Necroticism: Descanting The Insalubrious
Released: 1991, Earache
Reviewer: The Punishment Due
Hidden Gem Selection
This album is the epitome of metal greatness in my opinion. With the introduction of Michael Amott to the band, Carcass had the ability to create a very in-depth, technical, musical masterpiece. Not only has Amott given the band more options on guitar, but his own musical influence has taken the band in a new direction.
The album opens with what I consider to be the best song Carcass ever wrote – “Impropagation.” The song immediately lets you know Carcass’ intentions on this CD, with an array of riffs, changes in tempo, excellent lead play, wonderful drumming with perfect blast beats, and the fact that all the songs are long and complex, making this CD very interesting. Bill and Michael play in an Iron Maiden style fashion, with dual guitar assaults played in different, yet harmonic keys. The guitar work is very technical and often, both Bill and Michael play leads off each other. Lots of different influences and contrasting riff patterns are to be found – it’s quite easy to differentiate between the two axemen, and see who was the brains behind certain songs and passages. Bill likes to play fast skillful rhythm, with sharp tempo changes and solos with lots of range and speed, with a bluesy hint to it. Michael seems to prefer slower, melodic rhythm that gradually builds into epic phases, and solos that just spew emotion – like “Incarnated Solvent Abuse.”
Jeff Walker’s vocals are just brilliant. They are very decipherable and vary between a growl that resembles his own voice “gruffed up” and a savage throat cutter only he can re-create. His bass play is great and forms a solid foundation for each track, albeit it’s not the most amazing individual four-string work. What’s good about it is that it’s clear and never lets the rhythm play sound thin. Lyrically, this album has drifted into a more intelligent and very articulate way of describing such themes as solvent abuse, drug abuse and even piecing a dismembered body back together - “Corporal Jigsore Quandary.” The gore is still there, but the focal point of the album is not to sicken people.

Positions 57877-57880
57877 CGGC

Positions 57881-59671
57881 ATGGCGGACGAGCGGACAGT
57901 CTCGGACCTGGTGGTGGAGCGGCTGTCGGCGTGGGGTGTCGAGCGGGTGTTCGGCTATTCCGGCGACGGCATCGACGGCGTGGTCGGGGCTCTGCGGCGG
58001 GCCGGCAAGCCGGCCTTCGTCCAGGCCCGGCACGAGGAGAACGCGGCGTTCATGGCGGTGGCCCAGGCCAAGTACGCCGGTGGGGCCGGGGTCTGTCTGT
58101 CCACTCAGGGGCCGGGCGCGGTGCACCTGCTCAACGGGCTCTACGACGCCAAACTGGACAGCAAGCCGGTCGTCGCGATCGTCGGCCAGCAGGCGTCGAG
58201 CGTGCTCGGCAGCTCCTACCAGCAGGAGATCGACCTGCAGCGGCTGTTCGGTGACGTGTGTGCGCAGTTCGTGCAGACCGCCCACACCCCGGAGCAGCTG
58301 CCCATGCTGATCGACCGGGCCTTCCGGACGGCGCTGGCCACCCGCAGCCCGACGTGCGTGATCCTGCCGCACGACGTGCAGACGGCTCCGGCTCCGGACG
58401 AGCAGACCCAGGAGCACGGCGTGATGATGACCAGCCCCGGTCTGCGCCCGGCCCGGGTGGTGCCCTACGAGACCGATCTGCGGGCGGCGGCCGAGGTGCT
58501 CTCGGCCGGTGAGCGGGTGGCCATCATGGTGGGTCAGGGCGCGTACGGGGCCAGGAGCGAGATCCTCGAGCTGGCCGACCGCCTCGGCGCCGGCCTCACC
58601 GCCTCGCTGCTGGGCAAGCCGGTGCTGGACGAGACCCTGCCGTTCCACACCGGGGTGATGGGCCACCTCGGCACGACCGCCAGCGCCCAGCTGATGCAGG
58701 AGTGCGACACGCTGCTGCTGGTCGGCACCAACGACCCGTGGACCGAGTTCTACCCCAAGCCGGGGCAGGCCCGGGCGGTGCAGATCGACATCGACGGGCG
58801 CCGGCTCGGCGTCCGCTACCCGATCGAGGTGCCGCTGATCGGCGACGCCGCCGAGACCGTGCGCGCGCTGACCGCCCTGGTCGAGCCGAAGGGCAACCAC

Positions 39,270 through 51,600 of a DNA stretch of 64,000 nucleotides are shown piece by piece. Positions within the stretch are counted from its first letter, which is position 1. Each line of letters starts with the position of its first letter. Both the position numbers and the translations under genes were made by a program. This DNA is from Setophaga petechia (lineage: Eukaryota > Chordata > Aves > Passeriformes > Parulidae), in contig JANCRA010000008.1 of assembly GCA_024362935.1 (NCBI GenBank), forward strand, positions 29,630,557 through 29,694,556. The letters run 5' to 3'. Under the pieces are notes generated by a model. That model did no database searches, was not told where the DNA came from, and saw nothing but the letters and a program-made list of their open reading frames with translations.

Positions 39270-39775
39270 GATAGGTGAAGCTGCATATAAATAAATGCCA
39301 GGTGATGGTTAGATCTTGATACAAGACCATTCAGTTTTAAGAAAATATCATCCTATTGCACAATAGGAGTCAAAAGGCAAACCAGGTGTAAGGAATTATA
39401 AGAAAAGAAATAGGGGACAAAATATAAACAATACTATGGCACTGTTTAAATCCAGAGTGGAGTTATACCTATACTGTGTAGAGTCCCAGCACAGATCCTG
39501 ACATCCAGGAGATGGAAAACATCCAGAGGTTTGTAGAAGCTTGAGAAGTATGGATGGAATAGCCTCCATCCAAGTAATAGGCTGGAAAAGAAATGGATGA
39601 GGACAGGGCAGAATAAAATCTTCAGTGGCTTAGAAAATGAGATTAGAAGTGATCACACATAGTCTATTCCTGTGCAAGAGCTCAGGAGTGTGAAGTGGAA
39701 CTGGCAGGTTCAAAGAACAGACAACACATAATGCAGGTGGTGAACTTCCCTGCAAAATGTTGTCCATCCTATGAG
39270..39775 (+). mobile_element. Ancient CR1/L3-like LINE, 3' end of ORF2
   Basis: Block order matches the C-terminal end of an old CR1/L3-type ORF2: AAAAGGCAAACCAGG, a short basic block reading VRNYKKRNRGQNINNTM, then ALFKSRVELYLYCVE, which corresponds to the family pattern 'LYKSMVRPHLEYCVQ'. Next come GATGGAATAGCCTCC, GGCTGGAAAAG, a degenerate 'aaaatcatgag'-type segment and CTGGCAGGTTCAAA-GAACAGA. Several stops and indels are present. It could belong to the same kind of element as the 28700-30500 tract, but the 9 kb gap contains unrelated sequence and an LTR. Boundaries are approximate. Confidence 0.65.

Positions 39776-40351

Ken Owen’s drumming is an absolute pleasure-and-a-half to listen to on this CD. His double bass is the core of his rhythms, but he goes much further with it than the standard “helicopter” beat. He very often blasts out triple/quadruple kicks at high speed, with a rasp off the snare, machinegun fills and he plays the hi-hat and cymbals with a groove. A lot of his double bass is unpredictable, but very appropriate – essentially the same rhythm throughout certain riffs, but complex, like he wouldn’t ever reproduce the exact same rhythm live. Makes me wonder if jazz drums interested him, his improvisation is one of his great characteristics. His blast beats fit perfectly within the songs, giving power rather than plainly brutalizing everything.
This album is amazing technical metal, incorporating loads of skill, melody, variation and depth. An absolute masterpiece that will forever stand high on the altar of heavy metal.